Boyhood, the film shot over 12 years with the same actors, which opened recently in Texas, begins in what the director, Richard Linklater, describes as a “mythical little childhood home that you dream about the rest of your life.”
On Father’s Day, nearly a thousand worshipers arrived at the Cowboy Church of Ellis County, the largest “cowboy church” in the world. After being greeted by four men perched on horses, they filed into the massive warehouse space, a metal building that sits next to the nearly identical Ellis County Expo Center in Waxahachie, just south of Dallas. They drank coffee out of small Styrofoam cups and snacked on doughnut holes.
Editor’s Note: This is the fifth and final installment in a series about the border crisis.
ALPINE — More than 400 people gathered this month just outside Alpine in a windswept part of Far West Texas to sample craft beer and celebrate the expansion of the Big Bend Brewing Company.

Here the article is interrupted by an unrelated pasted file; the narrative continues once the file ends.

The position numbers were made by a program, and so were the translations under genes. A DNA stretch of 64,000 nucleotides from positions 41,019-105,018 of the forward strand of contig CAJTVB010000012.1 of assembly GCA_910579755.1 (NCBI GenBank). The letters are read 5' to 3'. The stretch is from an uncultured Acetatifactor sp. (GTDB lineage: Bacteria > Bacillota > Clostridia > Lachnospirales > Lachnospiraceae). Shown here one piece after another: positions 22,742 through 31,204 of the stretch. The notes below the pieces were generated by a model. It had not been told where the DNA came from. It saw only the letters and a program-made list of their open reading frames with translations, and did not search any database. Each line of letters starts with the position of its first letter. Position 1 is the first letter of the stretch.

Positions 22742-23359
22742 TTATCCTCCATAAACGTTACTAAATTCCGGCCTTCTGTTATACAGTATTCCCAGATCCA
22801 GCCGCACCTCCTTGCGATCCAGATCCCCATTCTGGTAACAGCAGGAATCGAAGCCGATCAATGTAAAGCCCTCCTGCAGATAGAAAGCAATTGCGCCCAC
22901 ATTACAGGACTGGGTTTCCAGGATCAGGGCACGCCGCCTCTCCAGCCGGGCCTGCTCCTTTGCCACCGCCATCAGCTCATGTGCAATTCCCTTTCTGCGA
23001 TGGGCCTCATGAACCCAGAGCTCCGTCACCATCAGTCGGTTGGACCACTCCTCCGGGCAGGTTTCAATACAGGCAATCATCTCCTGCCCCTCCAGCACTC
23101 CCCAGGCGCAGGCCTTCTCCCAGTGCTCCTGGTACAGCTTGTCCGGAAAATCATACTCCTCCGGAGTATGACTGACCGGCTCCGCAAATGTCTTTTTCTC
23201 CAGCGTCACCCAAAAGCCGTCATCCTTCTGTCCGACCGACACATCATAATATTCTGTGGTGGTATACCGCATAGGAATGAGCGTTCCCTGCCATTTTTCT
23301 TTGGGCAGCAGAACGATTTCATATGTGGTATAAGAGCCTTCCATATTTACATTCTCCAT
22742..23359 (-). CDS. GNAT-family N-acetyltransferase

Editor’s Note: This is the fourth installment in a series about the border crisis.
When I was a kid, a visit to San Antonio’s North Star Mall meant one thing, and it wasn’t shopping. Sure, there were the obligatory hours I spent trailing my mom and my aunt through its cool halls, wholly enchanted by the splashing fountains, less so by the dress department at Joske’s. But that was a mostly tolerable prelude to lunchtime, when we’d load up in the Suburban and lumber two tenths of a mile down San Pedro to Teka Molino.
Defense lawyers get a lot of grief for a lot of reasons: they thrive on technicalities, they charge high fees, they advocate for the obviously guilty. They don’t get much credit for working the system pro bono to free the innocent. On June 12 the Texas Criminal Defense Lawyers Association did just that, honoring two longtime lawyers, Mike Ware and Keith Hampton, with the Percy Foreman Lawyer of the Year award at the twenty-seventh annual Rusty Duncan Advanced Criminal Law Course in San Antonio.